At 12.30 on Sunday, thirty or so Socialists were at Charing Cross to get ready to sell literature to the demonstrators as they marched to Hyde Park (we stayed well away from Grosvenor Square and the hooligans). Of course, as with CND, we did not join the march but sold literature to the marchers and by-standers. The cover of the October Socialist Standard can have left no one in doubt as to our position: VIETCONG. NO! MAO, NO! CHE, NO! SOCIALISM, YES! Up to 600 copies were sold in what turned out to be a very successful afternoon’s socialist activity.

Tuesday, June 27, 2017

The Importance of Elections (1968)

Editorial from the November 1968 issue of the Socialist Standard

This month, a lot of the Socialist Standard is devoted to the question of elections. One article deals with the American Presidential election, another with the campaign which led up to the Reform Act of 1867. There are two contributions about Votes for Women.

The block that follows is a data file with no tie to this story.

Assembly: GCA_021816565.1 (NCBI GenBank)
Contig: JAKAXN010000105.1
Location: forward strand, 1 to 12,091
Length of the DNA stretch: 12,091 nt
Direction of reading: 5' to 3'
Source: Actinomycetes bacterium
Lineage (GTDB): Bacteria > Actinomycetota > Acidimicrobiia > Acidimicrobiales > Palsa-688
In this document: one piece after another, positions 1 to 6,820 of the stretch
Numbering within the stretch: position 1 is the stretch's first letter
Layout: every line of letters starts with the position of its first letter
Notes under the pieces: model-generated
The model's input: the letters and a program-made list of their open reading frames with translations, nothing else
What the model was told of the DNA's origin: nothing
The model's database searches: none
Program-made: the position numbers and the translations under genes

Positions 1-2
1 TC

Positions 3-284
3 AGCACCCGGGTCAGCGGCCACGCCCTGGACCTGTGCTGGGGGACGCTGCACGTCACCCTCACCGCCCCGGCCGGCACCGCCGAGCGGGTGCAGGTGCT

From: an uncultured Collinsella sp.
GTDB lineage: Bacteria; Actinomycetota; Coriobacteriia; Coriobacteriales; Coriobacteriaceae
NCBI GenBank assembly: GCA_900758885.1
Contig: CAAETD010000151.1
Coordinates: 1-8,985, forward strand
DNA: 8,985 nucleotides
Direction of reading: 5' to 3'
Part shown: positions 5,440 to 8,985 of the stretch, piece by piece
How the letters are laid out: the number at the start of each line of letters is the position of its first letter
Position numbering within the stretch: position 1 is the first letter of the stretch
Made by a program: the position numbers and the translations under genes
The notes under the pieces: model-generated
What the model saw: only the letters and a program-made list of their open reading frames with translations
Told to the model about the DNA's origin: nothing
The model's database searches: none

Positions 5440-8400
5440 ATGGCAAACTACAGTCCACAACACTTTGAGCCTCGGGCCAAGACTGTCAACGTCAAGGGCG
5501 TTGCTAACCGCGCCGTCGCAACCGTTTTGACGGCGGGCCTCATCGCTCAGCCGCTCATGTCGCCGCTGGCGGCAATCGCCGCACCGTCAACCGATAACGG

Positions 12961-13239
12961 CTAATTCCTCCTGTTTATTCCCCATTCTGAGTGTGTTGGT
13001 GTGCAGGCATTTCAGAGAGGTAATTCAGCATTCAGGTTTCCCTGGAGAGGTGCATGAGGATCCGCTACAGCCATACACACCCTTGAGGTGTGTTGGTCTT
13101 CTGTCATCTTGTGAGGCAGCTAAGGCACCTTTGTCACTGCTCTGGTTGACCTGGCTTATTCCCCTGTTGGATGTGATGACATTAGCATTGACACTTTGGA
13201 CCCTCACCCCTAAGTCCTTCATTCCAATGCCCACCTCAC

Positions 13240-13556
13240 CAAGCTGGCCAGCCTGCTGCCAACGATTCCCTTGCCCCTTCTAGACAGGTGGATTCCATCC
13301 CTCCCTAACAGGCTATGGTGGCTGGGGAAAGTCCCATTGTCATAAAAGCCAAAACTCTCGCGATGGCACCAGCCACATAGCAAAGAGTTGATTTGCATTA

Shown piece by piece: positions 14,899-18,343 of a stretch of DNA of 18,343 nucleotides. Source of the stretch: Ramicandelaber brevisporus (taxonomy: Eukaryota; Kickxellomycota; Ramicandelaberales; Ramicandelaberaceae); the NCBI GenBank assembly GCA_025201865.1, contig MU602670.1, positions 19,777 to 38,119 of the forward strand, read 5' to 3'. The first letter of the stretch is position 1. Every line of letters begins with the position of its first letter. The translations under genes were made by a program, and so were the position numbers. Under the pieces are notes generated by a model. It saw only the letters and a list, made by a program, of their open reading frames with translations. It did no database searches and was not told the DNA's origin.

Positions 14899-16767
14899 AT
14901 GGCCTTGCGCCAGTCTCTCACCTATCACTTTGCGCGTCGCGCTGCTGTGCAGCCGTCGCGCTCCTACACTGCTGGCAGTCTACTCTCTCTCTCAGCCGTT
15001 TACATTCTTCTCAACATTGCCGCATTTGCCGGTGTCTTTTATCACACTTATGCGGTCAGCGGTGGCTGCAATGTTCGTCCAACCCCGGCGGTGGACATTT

One hundred years ago this month, the first British general election in which most of the voters were workers was held; fifty years ago there was the first general election with women voters.

Elections are important because the party—and the class—that wins them thereby controls political power. It is a sad fact that ever since workers have had the vote the vast majority of them have chosen to support capitalist political parties and so helped to keep in being the system which exploits them and deprives them of liberty, abundance and security.

This has led some to question the usefulness of elections and to turn to so-called “direct action” as an alternative. “Direct action” usually means marches and demonstrations — sometimes violent and provocative-sit-ins, takeovers of colleges, factories and so on. The organisers of these activities hope that in some way they will lead to the overthrow of capitalism.